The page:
Budgetary Control Committee (Photo: Finnish EU Presidency website)


Name for the work and study of the many committees and working groups in the EU. 

For many years, the Commission had refused to present a complete overview of the working groups. 

When Barroso became Commission president in 2004, he delivered to Danish MEP Jens-Peter Bonde, a list of 3,094 different, until then secret, working groups of the Commission.   

The word comitology is normally used in a more narrow sense to define the various categories of committees involved in advising on and implementing EU law. But in one way or another all the 3000 or so committees and working groups attached to or dependent on the EU Commission are involved in this.   

Since 1999, the formal committees have to report to the European Parliament with agendas and minutes. However, most working groups carry out their activity without the full oversight of elected MPs and MEPs.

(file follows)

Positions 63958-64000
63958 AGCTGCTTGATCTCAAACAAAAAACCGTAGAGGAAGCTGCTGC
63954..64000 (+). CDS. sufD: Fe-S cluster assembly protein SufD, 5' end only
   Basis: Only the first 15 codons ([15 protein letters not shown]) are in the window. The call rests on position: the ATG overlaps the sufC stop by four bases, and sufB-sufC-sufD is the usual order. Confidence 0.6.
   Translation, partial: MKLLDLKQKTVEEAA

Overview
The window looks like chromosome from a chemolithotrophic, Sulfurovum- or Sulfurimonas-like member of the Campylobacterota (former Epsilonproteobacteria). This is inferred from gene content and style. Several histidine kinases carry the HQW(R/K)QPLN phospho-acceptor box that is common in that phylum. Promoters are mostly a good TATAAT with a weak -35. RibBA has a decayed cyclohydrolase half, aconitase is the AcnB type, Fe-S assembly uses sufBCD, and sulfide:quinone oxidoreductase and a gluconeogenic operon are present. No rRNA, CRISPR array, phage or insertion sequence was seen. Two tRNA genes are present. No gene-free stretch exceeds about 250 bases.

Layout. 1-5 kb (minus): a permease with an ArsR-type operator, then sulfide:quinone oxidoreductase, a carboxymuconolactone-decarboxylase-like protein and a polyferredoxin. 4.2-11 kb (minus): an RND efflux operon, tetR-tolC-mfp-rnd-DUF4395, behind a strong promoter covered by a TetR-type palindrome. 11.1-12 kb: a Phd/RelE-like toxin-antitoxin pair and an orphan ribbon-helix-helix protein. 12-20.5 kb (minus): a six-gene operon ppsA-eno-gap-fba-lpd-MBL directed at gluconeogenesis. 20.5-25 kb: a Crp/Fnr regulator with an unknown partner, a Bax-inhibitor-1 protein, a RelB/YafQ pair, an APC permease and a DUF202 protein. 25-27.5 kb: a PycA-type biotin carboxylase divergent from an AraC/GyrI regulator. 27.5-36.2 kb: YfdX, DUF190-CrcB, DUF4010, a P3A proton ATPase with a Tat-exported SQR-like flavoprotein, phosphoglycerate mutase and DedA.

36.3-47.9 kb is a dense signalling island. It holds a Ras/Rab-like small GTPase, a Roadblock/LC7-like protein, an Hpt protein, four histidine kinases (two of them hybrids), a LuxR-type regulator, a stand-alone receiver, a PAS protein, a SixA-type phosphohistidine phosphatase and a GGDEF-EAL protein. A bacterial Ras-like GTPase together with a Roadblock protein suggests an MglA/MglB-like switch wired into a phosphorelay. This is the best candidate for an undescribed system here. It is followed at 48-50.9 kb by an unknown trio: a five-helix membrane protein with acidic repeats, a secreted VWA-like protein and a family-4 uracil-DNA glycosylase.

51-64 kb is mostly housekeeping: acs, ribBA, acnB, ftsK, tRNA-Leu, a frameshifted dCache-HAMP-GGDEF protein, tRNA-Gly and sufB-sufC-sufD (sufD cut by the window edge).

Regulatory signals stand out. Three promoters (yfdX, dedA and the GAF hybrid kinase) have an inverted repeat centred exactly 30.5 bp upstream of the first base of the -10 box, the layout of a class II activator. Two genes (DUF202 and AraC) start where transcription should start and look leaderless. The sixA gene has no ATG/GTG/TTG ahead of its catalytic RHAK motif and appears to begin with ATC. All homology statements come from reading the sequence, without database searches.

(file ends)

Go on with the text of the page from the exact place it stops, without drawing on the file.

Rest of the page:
MEPs could not even get the list of names of the participants. From 2009, the Commission has established a register of experts advising them in the many working groups. 



- There are rules for advisory, regulatory and management committees, but not for the more informal working groups. 

- In 2008 2,125 decisions were taken by the Commission in comitology procedures, in 2007 the figure was 2,522 and in 2006 it was 2,901

- In 2008 seven draft decisions were submitted to the Council because there was a qualified majority in the relevant committee against the proposal from the Commission. There were 17 such cases in 2007 and only five in 2006

- There are also around 275 working groups in the Council deciding 85 % of all EU laws. 



Comitology http://europa.eu/scadplus/glossary/comitology_en.htm  

See also

Committees of the European Parliament  
Bonde List